The overall system performance of the Alienware 15 is quite good even with the entry-level Intel Core i5-4210H dual-core processor. You may want to upgrade to a Core i7 quad-core CPU if you’re planning to run a variety of applications that require significant processing power, but most games rely on the graphics card far more than the CPU.
The standard storage solution for the Alienware 15 is a hard drive with a 1TB capacity, but our review unit features a 128GB M.2 format solid state drive (SSD) as the primary boot drive and the 1TB hard drive is just used for storing files. The SSD is a good option for anyone looking for the best possible performance.
In the same way that the Alienware 15 is the middle-of-the-road between the Alienware 13 and the Alienware 17, the Nvidia GeForce GTX 970M is a happy medium between the lower performance of the GTX 965M and the overpriced GTX 980M. The GTX 970M inside our review unit is more than capable of handling any game we threw at it running at 1080p and high detail settings. The average frame rate in Call of Duty: Advanced Warfare was around 70 fps while a more demanding game like Dragon Age: Inquisition runs at around 50 fps.
Of course, the gaming performance changes dramatically once you add the Graphics Amplifier to the picture. We consistently experienced a boost in performance of between 60 and 70 percent after switching to the Graphics Amplifier equipped with the GeForce GTX 980 desktop card. The average frame rate in Dragon Age: Inquisition jumped from 50 fps to 83 fps on the high detail settings. Our only complaint about the Graphics Amplifier is that you need to restart your computer every time you want to use it.
- Windows 8.1 (64-bit)
- Intel Core i5-4210H dual-core processor (3MB Cache, 2.9 GHz up to 3.5GHz w/ Turbo Boost)
- 6-inch FHD (1920 x 1080) IPS anti-glare 300-nit display
- Nvidia GeForce GTX 970M with 3GB GDDR5
- Alienware Graphics Amplifier with PNY XLR8 GeForce GTX 980 card
- 16GB DDR3L RAM at 1600MHz
- 128GB M.2 SSD
- 1TB 7200 RPM SATA hard drive
- Killer 1525 802.11ac 2×2 Wi-Fi and Bluetooth 4.1
- 8-cell Lithium-Ion (92 Wh) battery
- 1-year Alienware Basic Support
- Dimensions: 34 x 270.2 x 385.8 mm (1.339 x 10.64 x 15.19 inches)
- Weight: 3.207 Kg (7.07 lbs)
- Price as configured: $2,449.97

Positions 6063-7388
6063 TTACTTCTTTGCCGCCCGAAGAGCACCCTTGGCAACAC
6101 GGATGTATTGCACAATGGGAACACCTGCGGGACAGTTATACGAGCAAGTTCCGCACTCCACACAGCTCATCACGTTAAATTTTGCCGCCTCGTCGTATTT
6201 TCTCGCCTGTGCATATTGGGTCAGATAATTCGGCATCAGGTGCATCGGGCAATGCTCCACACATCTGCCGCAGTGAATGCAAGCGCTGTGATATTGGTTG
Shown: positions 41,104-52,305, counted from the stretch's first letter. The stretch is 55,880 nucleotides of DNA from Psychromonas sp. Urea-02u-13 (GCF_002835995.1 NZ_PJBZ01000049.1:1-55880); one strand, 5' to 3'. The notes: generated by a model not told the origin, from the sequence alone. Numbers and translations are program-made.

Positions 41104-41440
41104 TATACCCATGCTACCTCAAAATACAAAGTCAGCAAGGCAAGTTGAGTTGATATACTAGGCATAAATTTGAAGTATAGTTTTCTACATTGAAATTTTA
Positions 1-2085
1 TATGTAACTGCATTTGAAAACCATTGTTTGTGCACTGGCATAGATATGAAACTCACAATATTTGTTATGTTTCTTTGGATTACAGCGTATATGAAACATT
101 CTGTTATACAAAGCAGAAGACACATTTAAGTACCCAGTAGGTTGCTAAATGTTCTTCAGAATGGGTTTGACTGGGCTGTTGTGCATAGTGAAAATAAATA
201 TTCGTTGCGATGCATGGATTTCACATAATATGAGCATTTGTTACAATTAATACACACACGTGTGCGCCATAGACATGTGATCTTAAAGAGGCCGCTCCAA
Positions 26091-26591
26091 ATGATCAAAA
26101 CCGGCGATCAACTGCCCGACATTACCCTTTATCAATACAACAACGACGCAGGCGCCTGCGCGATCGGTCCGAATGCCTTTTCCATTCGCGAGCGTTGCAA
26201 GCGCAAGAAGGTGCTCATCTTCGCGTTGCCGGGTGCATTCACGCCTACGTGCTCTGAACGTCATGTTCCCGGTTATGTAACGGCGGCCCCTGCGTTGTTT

- Starting price: $1,199.99
PCMark8 Home (Accelerated) measures overall system performance in Windows 8 for general activities from web browsing and video streaming to typing documents and playing games (higher scores mean better performance):
Heat and Noise
Our editors were pleasantly surprised with how well the Alienware 15 managed the heat output from the processor and graphics even when the notebook hardware was stressed with games running at maximum detail settings. The internal temperatures for the GPU never went above 30 degrees Celsius (85 degrees Fahrenheit) and the maximum reported CPU temperature was just 86 degrees Celsius (186 Fahrenheit) … both of those numbers are downright chilly for a stressed gaming notebook.
The external chassis temperatures were likewise cool as long as you don’t touch the heat exhaust for the cooling fans. The warmest parts of the chassis measured just 40 degrees Celsius (104 degrees Fahrenheit) although the heat exhaust vent measured a toasty 54 degrees Celsius (129 degrees Fahrenheit).
As with most gaming laptops, the Alienware 15 suffers from a noisy fan once the CPU and the GPU start to heat up during gameplay. The average fan noise at idle was roughly 30 dB but that shot up to just under 55 dB while gaming at maximum detail settings.
In short, this laptop runs cooler than most of its competitors, but that excellent thermal management comes at the price of noisy cooling fans.
Battery Life and Power Adapter
Gaming laptops have always struggled with finding the perfect balance between providing great battery life and delivering high performance (which reduces battery life as processors and graphics cards consume more power when they work harder).
The Alienware 15 solves this by use of graphics switching between the Intel integrated graphics and the discrete GPU. In this case, the GeForce GTX 970M uses Nvidia’s Optimus technology to cut the idle power consumption to between 10 and 26 watts while still allowing the system to crank up the GPU to a higher power consumption of between 90 and 165 watts.
Our aggressive Powermark battery test shows the Alienware 15 delivers good battery life compared to other modern gaming laptops, but it certainly isn’t designed for all-day web browsing or office work.
In terms of real-world battery life, what you can expect depends on how you use the notebook. We consistently drained the battery in roughly 90 minutes if we played a modern game like BioShock Infinite or Thief at high detail settings. You can expect a more useful battery life of about five hours if you just want to browse the Internet and watch a couple TV shows on Netflix. On the other hand, the battery can last almost 12 hours if you just turn it on and let it run idle until it dies.
The power brick for the Alienware 15 is remarkably simple. This one is marginally smaller than the power adapter that comes with the larger Alienware 17, but it’s still significantly bigger than the small adapters you’ll find on most budget 15-inch laptops. Of course, this power adapter supplies 180W of power while most 15-inch consumer laptops run on a power supply of just 90W or even 65W.